lizettegrpb, I'm wondering if they'll blame the zombie attack on Glenn's loud car. That was an element in the previous episode that drove me crazy -- he knows the loud car alarm is meant to draw zombies, but later he drives the thing right into the camp? Mind-boggling.

Posted by: JelliaJamb | November 22, 2010 3:25 PM | Report abuse

Perhaps a show could be made starring Bristol Palin. It would be called "Dead But Still Dancing."

Posted by: sasquatchbigfoot | November 22, 2010 3:27 PM | Report abuse

Good points, especially #4. I kept wondering why Amy wasn't zombie-fying after she died, and thought "You'd better put a bullet in her brain before you bury her, or she'll be coming back for dessert."

Another thing that bugs me: You've got Shane, an experienced cop, with this group of survivors. But neither he nor anyone else seems concerned about setting up a secure perimeter, watched over in shifts. Everybody's just sitting around the campfire, their backs to the darkness, getting ready to have a sing-along. Nobody's keeping a lookout for the Walkers.

The same thing happened in Episode 2, where Lori goes off by herself, unarmed, into the woods. No sensible person would do that, and anybody with a brain would have told her not to go anywhere alone!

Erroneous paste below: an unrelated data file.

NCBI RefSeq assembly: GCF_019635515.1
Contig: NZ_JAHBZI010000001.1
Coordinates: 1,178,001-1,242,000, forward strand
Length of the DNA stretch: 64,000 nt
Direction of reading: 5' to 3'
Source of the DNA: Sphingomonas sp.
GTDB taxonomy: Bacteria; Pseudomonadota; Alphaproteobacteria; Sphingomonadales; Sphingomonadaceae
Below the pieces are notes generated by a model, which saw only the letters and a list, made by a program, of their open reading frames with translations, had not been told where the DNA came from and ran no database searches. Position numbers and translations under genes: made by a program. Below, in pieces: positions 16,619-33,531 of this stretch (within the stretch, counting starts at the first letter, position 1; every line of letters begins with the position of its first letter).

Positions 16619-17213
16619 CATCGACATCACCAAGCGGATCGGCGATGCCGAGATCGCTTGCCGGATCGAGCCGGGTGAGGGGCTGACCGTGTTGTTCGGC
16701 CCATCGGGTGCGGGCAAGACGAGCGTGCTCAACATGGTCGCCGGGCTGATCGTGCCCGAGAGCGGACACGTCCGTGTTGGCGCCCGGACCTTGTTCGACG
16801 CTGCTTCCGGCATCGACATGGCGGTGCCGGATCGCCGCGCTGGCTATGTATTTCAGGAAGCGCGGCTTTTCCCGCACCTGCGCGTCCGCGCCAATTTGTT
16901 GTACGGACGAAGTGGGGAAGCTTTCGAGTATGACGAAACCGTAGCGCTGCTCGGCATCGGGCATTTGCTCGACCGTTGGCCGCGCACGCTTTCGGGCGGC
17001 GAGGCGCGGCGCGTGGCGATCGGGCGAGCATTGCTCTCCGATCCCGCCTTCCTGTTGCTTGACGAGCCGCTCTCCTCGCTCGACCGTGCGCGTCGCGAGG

As to the affair, I'm guessing it was going on before Rick was shot. And agree with the other commenters: I don't think the others in the camp were aware.

Finally, as to the dreams: Eh. I'm not sure they have any significance. The guy had a dream, and dug some holes. But I'm guessing it will end up being a significant plot point down the road.

All that said, I've been enjoying the hell out of this series, and I'm glad they're doing at least one more season.

Posted by: GardenStater | November 22, 2010 4:00 PM | Report abuse

1.-I really liked this plot, even if it is kinda far fetched.

4.-I'm pretty sure the first shot next week is Amy getting it between the eyes.

lizettegrpb-I think Merle brought them back in the van as his revenge for being left handcuffed on the roof. Merle was (is?) pretty nuts.

Posted by: talleyl | November 22, 2010 4:01 PM | Report abuse